September’s Birthstone

The Jewel of the Sea, an ancient gemstone that past civilizations worshipped for bringing good health, good fortune and prosperity. As a precious gemstone, it did indeed bring good fortune to many settlements.

With a deep, rich blue color and variations including purple, orange and green, this corundum-based gemstone has been the feature piece on several members of royalty over the years. As an incredibly hard gemstone, it also servers other purposes including infrared devices, windows, wristwatch crystals and LEDs. This month’s gemstone is none other than the Sapphire.

A high variance

Sapphire can be stunningly beautiful. Unlike some other gemstones, it can be incredibly ugly as well. Rough yellow sapphire is generally very unpleasant aesthetically and certain sapphire deposits can actually result in sapphire so worthless that it gets thrown out.

On the other end of that, high-end sapphires include Padparadscha, a light pink gem found in Sri Lanka, pink sapphires and a strange gemstone called a “star sapphire”


Star Sapphires (and Star Rubies) go through a phenomenon called asterism. Asterism involves several inclusions inside the gemstone that split in 6 directions. Due to the way that the inclusion occurs, it creates a star-like glimmer, hence the name. What’s even more interesting is that sometimes two Star Sapphires will be found side by side with the same star pattern. The cause of this is a separate phenomenon known as Twinning where the inclusions from one gemstone transfer to the neighboring gemstone.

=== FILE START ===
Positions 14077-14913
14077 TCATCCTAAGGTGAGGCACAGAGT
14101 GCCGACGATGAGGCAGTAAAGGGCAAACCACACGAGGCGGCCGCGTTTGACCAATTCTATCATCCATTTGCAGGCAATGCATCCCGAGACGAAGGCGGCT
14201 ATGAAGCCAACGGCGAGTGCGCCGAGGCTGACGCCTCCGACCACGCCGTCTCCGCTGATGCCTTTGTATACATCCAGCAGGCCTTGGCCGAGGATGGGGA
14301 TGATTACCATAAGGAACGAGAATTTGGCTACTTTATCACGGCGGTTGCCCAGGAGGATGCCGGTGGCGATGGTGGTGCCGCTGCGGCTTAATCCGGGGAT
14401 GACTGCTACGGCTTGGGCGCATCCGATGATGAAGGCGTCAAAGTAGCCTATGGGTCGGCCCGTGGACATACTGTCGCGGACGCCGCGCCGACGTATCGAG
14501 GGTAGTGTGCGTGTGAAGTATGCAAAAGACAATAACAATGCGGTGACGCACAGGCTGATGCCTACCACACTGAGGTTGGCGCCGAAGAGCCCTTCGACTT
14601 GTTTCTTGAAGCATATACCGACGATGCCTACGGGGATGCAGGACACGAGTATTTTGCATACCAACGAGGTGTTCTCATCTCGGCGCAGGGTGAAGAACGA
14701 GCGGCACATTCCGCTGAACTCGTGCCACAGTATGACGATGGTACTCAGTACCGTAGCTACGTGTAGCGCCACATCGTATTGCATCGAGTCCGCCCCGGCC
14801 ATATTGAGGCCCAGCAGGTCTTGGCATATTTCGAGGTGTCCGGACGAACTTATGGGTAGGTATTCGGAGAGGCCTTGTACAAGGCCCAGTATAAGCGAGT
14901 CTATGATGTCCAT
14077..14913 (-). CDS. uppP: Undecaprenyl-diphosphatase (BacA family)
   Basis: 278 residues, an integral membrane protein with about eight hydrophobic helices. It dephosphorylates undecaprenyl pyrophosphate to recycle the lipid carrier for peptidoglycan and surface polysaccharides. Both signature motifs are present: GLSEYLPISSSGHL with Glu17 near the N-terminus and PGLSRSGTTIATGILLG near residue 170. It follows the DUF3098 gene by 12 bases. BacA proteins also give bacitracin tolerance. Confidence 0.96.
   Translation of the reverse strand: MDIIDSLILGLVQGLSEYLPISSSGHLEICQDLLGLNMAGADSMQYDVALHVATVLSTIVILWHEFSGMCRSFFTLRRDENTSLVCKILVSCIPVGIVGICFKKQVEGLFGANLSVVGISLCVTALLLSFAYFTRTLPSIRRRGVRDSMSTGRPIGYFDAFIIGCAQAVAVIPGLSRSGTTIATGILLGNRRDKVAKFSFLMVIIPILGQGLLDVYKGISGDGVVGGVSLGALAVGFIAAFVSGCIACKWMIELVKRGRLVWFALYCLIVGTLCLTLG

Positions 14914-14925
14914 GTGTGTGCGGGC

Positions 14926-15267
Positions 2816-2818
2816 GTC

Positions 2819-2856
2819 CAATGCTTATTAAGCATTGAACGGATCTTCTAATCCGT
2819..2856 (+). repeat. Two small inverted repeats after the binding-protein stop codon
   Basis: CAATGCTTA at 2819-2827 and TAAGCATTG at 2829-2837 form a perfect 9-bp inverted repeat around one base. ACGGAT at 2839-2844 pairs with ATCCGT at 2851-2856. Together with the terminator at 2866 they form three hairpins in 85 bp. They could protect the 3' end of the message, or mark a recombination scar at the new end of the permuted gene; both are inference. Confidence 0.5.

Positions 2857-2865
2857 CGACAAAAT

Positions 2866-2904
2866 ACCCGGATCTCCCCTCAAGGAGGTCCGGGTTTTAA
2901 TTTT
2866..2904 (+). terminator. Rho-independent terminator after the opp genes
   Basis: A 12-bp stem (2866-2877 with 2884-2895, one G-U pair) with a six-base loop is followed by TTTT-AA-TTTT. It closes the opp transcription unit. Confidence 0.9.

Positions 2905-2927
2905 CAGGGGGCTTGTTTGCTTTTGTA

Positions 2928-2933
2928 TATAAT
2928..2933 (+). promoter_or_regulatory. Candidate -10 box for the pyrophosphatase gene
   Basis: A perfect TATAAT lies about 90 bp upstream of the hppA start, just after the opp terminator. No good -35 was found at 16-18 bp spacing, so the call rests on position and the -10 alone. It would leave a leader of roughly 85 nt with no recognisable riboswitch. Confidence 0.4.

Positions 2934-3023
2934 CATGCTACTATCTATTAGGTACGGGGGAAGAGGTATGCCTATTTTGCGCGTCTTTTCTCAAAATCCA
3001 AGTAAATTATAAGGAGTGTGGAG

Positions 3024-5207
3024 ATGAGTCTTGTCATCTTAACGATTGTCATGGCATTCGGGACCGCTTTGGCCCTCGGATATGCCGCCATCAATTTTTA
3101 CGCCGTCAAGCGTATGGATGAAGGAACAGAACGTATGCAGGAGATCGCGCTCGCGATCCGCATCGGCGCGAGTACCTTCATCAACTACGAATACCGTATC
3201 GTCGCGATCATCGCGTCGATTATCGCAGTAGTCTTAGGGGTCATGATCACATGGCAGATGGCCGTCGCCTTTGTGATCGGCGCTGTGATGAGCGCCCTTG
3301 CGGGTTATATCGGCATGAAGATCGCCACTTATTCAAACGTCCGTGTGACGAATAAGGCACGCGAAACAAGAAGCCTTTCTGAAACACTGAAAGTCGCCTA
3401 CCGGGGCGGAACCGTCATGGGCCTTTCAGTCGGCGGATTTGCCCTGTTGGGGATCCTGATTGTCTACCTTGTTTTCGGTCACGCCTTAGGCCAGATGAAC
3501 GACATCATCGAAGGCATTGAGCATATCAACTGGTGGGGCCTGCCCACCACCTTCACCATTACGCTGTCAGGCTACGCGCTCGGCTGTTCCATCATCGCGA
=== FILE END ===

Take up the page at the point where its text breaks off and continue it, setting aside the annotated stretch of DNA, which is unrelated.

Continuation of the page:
Cast it into the fire

Heating natural sapphire is an excellent way to improve clarity. If you heat a sapphire up to about 1,800 Celsius over the course of a few hours then it will make the stone much more of a vivid blue color. Obviously that’s 3,272 Fahrenheit, which an easy-bake oven can’t handle on it’s own, but many high-end sapphires are treated with heat this way.

Want to see the largest sapphire ever recorded? Here are some images of the “Star of Adam,” a 1,404 carat monster of a sapphire currently estimated at around $200 Million.

If you’d like to use sapphire in your next design, book a free appointment with our designer or call us at (720) 560-3548.